The records of Argophyllaceae, Menispermaceae, Placospermum and Notothixos are the first of these families and genera for New Zealand. For the Argophyllaceae and Notothixos at least, these are the first known fossil records.

Figure 7. 1-8. Fossil Atherospermataceae: CUT-Z-CFA. 1. TLM view showing stomatal complexes and a massivelythickened trichome attachment scar (SB1373, scale-bar = 50 µm); 2. TLM detail of single stomatal complex (SB1373, scale-bar = 20 µm). Note the distinctive outer stomatal rim; 3. TLM view showing stomatal complexes (SL2960, scalebar = 50 µm); 4. TLM detail of single stomatal complex (SL2960, scale-bar = 20 µm). Note the distinctive outer stomatal rim; 5. TLM view showing stomatal complexes (SL0304, scale-bar = 50 µm); 6. TLM detail of single stomatal complex (SL0304, scale-bar = 20 µm). Note the distinctive outer stomatal rim; 7. SEM view of outer cuticular surface showing a single stomatal complex with prominent outer stomatal ledges surrounded by a discontinuous rim (S-1096, scale-bar = 20 µm); 8. SEM view of inner cuticular surface showing a single stomatal complex. Note granular texture of subsidiary cell periclinal walls compared with epidermal cells (S-1096, scale-bar = 20 µm).

With the exception of Cunoniaceae-Elaeocarpaceae, Ericaceae, Grisseliniaceae, Myrsinaceae, and Winteraceae, which occur in the south of New Zealand today, the fossils indicate a more southerly range extension in the Early Miocene than today.

Figure 8. 1-8. Fossil Atherospermataceae: CUT-Z-CFC, and CUT-Z-CGB. 1. CUT-Z-CFC, TLM view showing stomatal complexes and a massively-thickened trichome attachment scar (SL0066, scale-bar = 50 µm); 2. CUT-Z-CFC, TLM detail of single stomatal complex (SL0066, scale-bar = 20 µm); 3. CUT-Z-CFC, SEM view of outer cuticular surface showing stomatal complexes with prominent outer stomatal ledges (S-1108, scale-bar = 20 µm); 4. CUT-Z-CFC, SEM view of inner cuticular surface showing a single stomatal complex (S-1108, scale-bar = 20 µm); 5. CUT-Z-CGB, TLM view showing stomatal complexes and a massively-thickened trichome attachment scar (SL0088, scale-bar = 50 µm); 6. CUT-Z-CGB, TLM detail of single stomatal complex (SL0088, scale-bar = 20 µm). Note the distinctive outer stomatal rim; 7. CUT-Z-CGB, SEM view of inner cuticular surface showing a single stomatal complex (S-1111, scalebar = 20 µm); 8. CUT-Z-CGB, SEM view of outer cuticular surface showing a single stomatal complex (S-1111, scalebar = 20 µm).

This evidence of extended range along with a previously published high diversity of Lauraceae and conifers is probably the result of warmer conditions despite the fossil localities lying at about 50ºS in the Early Miocene – about 5 degrees further south than today.

Figure 9. 1-8. Fossil Atherospermataceae: CUT-Z-JIF and CUT-Z-ECG. 1. CUT-Z-JIF, TLM view showing stomatal complexes and a massively-thickened trichome attachment scar (SB0851, scale-bar = 50 µm); 2. CUT-Z-JIF, TLM detail of single stomatal complex (SB0851, scale-bar = 20 µm); 3. CUT-Z-JIF, SEM view of outer cuticular surface showing stomatal complexes and (just left of centre) a trichome attachment scar (S-319, scale-bar = 0.1 mm); 4. CUT-Z-JIF, SEM view of inner cuticular surface showing a single stomatal complex (S-319, scale-bar = 10 µm); 5. CUT-Z-ECG, TLM view showing stomatal complexes (SL1954, scale-bar = 50 µm); 6. CUT-Z-ECG, TLM detail of single stomatal complex (SL1954, scale-bar = 20 µm); 7. CUT-Z-ECG, SEM view of inner cuticular surface showing a single stomatal complex (S-1073, scale-bar = 20 µm); 8. CUT-Z-ECG, SEM view of outer cuticular surface showing a single stomatal complex (S-1073, scale-bar = 10 µm).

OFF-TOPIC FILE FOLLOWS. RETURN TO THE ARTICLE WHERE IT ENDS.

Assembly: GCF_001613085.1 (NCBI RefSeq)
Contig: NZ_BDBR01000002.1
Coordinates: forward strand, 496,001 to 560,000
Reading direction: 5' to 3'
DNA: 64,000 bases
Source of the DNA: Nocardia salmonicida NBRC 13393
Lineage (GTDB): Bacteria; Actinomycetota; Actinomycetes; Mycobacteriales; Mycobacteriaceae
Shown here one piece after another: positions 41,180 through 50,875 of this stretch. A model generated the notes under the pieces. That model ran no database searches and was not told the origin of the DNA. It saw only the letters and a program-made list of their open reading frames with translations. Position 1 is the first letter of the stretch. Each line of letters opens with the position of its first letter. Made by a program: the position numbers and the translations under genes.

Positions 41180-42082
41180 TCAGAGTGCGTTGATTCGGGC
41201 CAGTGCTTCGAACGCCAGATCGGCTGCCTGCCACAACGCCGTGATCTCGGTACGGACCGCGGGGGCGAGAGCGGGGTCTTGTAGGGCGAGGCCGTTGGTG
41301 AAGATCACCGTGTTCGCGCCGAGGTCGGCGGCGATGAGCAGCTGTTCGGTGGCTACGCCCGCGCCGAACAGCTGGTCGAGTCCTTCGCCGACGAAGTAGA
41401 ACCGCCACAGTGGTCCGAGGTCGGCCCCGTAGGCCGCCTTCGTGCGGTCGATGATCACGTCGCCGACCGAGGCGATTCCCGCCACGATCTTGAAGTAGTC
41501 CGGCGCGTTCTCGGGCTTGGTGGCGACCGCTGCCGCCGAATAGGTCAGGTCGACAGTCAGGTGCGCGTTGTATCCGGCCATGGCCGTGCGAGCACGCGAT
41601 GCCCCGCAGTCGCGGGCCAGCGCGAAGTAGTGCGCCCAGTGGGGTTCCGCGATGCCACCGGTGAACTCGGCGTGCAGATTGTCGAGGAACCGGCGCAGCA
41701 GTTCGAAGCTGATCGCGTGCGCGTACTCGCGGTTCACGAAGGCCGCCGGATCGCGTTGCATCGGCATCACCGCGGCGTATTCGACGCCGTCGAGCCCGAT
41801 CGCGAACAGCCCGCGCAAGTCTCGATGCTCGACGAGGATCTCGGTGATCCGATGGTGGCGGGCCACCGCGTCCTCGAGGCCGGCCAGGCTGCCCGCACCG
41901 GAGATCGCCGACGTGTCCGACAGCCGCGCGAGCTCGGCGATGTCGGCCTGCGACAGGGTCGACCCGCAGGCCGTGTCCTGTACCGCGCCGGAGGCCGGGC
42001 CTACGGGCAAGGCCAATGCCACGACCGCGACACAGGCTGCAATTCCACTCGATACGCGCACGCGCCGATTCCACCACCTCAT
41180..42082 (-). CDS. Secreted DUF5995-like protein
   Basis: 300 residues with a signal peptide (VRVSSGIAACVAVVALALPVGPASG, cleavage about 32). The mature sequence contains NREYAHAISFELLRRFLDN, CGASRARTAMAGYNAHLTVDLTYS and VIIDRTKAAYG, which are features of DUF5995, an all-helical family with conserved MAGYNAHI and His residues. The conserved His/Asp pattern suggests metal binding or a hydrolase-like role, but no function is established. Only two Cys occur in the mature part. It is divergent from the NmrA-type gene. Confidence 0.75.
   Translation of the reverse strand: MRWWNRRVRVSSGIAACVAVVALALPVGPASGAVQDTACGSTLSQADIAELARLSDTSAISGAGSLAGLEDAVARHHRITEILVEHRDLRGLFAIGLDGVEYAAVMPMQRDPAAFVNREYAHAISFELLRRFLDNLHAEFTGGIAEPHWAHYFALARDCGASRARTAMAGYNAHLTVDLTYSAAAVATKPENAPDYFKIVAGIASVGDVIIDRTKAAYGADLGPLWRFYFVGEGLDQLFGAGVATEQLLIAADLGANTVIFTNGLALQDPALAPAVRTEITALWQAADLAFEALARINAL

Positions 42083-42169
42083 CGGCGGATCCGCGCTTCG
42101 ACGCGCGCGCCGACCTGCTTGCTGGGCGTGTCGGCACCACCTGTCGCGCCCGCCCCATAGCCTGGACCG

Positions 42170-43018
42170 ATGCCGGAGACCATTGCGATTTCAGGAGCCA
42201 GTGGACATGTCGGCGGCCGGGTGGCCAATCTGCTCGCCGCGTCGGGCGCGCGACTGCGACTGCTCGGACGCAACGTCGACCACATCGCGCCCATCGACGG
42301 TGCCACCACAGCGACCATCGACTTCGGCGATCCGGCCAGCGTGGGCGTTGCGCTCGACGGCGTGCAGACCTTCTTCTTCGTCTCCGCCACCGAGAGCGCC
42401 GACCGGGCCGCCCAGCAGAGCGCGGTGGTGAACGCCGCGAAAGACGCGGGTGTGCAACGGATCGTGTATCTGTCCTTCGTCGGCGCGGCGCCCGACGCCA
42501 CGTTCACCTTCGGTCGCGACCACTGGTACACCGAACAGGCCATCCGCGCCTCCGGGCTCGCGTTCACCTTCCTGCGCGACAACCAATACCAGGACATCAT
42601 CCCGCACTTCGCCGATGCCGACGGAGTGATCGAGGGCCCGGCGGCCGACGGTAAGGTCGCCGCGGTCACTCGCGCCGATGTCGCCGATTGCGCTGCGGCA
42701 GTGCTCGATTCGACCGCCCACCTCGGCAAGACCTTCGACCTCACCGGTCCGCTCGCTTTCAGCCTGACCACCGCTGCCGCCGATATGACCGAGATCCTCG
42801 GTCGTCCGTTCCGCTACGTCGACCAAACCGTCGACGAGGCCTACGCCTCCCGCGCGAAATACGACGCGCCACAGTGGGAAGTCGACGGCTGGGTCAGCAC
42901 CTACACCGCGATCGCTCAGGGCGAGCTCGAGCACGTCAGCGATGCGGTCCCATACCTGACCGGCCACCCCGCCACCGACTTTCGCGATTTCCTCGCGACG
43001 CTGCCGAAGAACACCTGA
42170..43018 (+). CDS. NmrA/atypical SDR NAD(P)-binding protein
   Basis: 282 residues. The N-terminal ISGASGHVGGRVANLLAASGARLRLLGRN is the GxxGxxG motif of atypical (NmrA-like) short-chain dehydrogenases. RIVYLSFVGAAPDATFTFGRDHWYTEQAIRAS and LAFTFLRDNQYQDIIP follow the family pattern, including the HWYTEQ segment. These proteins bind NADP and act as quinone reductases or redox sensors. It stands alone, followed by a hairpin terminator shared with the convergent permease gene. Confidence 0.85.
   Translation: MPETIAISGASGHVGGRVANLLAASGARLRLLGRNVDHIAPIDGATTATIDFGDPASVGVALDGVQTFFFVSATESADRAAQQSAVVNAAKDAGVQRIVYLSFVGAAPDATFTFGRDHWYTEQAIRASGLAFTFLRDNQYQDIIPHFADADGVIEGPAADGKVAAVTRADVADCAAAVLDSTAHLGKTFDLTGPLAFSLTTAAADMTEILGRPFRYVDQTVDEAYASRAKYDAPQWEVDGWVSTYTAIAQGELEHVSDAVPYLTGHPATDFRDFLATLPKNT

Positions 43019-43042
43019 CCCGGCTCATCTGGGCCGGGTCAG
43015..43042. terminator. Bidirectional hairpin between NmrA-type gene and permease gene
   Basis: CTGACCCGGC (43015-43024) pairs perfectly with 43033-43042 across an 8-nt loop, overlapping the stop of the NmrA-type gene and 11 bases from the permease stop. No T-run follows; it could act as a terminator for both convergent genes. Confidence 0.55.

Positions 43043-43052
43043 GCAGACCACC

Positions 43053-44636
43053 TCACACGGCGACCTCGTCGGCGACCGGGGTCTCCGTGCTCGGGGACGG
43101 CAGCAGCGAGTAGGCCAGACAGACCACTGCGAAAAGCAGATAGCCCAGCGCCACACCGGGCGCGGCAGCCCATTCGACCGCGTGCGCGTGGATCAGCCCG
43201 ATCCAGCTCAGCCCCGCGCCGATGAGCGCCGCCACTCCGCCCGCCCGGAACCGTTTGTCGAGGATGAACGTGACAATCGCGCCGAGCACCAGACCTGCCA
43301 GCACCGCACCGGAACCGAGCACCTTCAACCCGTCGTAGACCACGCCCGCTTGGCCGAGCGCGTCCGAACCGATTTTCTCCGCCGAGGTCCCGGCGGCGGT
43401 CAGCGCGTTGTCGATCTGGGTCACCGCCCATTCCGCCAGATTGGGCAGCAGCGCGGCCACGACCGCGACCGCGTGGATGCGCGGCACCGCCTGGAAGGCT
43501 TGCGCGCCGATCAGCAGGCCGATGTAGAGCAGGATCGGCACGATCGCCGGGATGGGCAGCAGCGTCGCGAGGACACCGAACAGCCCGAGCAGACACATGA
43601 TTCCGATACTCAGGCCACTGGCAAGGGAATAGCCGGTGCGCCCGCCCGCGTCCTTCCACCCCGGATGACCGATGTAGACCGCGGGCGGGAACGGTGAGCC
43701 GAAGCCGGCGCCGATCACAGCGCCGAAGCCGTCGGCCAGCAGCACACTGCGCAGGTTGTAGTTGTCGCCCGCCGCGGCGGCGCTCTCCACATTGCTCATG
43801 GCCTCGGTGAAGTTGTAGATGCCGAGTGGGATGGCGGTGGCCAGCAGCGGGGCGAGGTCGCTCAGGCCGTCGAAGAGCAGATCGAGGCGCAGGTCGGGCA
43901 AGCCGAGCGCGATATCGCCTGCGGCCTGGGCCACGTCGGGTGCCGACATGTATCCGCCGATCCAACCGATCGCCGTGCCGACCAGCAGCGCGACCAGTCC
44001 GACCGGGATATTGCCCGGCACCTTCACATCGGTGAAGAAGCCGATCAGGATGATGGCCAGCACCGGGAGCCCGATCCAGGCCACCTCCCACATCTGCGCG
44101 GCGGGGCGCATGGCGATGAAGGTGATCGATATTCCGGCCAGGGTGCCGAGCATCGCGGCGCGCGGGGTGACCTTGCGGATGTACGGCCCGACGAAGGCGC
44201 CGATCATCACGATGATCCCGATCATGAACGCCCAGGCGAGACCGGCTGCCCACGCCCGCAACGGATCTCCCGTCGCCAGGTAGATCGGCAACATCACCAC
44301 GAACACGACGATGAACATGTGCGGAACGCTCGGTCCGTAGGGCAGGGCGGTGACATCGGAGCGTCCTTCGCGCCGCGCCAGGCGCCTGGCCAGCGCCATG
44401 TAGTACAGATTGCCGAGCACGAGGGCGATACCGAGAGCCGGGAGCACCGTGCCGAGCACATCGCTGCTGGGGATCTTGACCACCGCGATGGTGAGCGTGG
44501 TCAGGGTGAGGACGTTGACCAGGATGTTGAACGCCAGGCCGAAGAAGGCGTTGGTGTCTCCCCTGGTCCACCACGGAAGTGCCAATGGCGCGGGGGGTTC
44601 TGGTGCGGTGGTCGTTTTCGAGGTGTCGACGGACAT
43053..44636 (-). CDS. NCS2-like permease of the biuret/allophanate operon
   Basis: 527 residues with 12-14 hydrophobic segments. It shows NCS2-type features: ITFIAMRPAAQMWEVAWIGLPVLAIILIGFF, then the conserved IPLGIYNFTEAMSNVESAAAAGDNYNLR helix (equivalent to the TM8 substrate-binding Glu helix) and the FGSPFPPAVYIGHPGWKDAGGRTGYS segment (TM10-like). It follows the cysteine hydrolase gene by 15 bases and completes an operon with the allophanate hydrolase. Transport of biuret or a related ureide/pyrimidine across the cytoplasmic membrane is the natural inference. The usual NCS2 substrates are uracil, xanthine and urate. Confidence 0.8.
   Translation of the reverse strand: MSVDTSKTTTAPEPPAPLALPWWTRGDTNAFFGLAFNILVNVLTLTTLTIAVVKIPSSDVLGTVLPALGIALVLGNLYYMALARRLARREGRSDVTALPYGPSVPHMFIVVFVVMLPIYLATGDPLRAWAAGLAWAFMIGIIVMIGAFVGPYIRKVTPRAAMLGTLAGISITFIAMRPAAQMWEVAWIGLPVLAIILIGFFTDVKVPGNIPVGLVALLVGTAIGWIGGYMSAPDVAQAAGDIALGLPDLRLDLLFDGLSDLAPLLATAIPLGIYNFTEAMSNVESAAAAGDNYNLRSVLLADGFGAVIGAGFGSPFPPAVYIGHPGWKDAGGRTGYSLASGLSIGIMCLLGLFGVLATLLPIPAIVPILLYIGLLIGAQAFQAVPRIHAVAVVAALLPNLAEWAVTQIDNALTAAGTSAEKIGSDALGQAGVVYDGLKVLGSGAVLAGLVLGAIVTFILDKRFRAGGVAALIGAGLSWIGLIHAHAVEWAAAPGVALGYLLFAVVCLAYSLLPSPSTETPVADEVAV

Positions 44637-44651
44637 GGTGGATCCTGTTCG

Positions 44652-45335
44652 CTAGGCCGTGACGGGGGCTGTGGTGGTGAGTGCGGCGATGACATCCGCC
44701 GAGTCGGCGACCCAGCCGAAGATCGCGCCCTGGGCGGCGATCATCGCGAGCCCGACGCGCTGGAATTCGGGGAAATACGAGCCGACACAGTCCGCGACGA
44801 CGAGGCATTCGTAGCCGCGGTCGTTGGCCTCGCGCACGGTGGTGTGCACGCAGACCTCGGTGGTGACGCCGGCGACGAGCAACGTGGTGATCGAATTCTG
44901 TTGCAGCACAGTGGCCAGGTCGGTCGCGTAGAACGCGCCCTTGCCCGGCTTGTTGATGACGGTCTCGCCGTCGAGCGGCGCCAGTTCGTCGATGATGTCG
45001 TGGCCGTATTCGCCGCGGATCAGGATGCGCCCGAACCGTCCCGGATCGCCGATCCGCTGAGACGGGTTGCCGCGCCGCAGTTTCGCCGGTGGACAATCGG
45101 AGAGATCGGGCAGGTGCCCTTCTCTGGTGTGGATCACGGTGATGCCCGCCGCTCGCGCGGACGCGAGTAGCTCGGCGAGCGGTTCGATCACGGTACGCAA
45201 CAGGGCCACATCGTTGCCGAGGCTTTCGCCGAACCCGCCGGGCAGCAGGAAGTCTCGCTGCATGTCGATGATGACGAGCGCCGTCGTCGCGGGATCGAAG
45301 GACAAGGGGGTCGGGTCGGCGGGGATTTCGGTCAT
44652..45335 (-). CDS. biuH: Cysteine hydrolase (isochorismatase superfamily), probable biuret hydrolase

Argophyllum and Strasburgeria are evidence of a biogeographical link with New Caledonia, where they are now restricted. The plants were components of rainforest vegetation growing in microthermal to mesothermal temperatures.

Figure 13. 1-8. Fossil Proteaceae: CUT-P-EHA and CUT-P-EHJ. 1. CUT-P-EHA, TLM view showing stomatal complexes and (upper left) a multi-cellular trichome attachment scar. Note how epidermal cells are partially obscuring parts of some stomatal complexes (SL1680, scale-bar = 50 µm); 2. CUT-P-EHA, TLM detail of single stomatal complex (SL1680, scale-bar = 20 µm); 3. CUT-P-EHA, SEM view of inner cuticular surface showing a single stomatal complex (S-1056, scale-bar = 20 µm); 4. CUT-P-EHA, SEM view of outer cuticular surface showing a single stomatal complex with striae over the subsidiary cells (S-1056, scale-bar = 20 µm); 5. CUT-P-EHJ, TLM view showing stomatal complexes and multi-cellular trichome attachment scars (SL1682, scale-bar = 50 µm); 6. CUT-P-EHJ, TLM detail of single stomatal complex and two multi-cellular trichome attachment scars (SL1682, scale-bar = 20 µm); 7. CUT-P-EHJ, SEM view of inner cuticular surface showing stomatal complexes and (top right) a trichome attachment scar (S-1057, scale-bar = 20 µm); 8. CUT-P-EHJ, SEM view of outer cuticular surface showing stomatal complexes and (upper left) a trichome attachment scar (S-1057, scale-bar = 20 µm).
… Read more

And many more figures.

End-Triassic fluctuations in atmospheric CO2 concentration reconstructed by the use of stomatal frequency analysis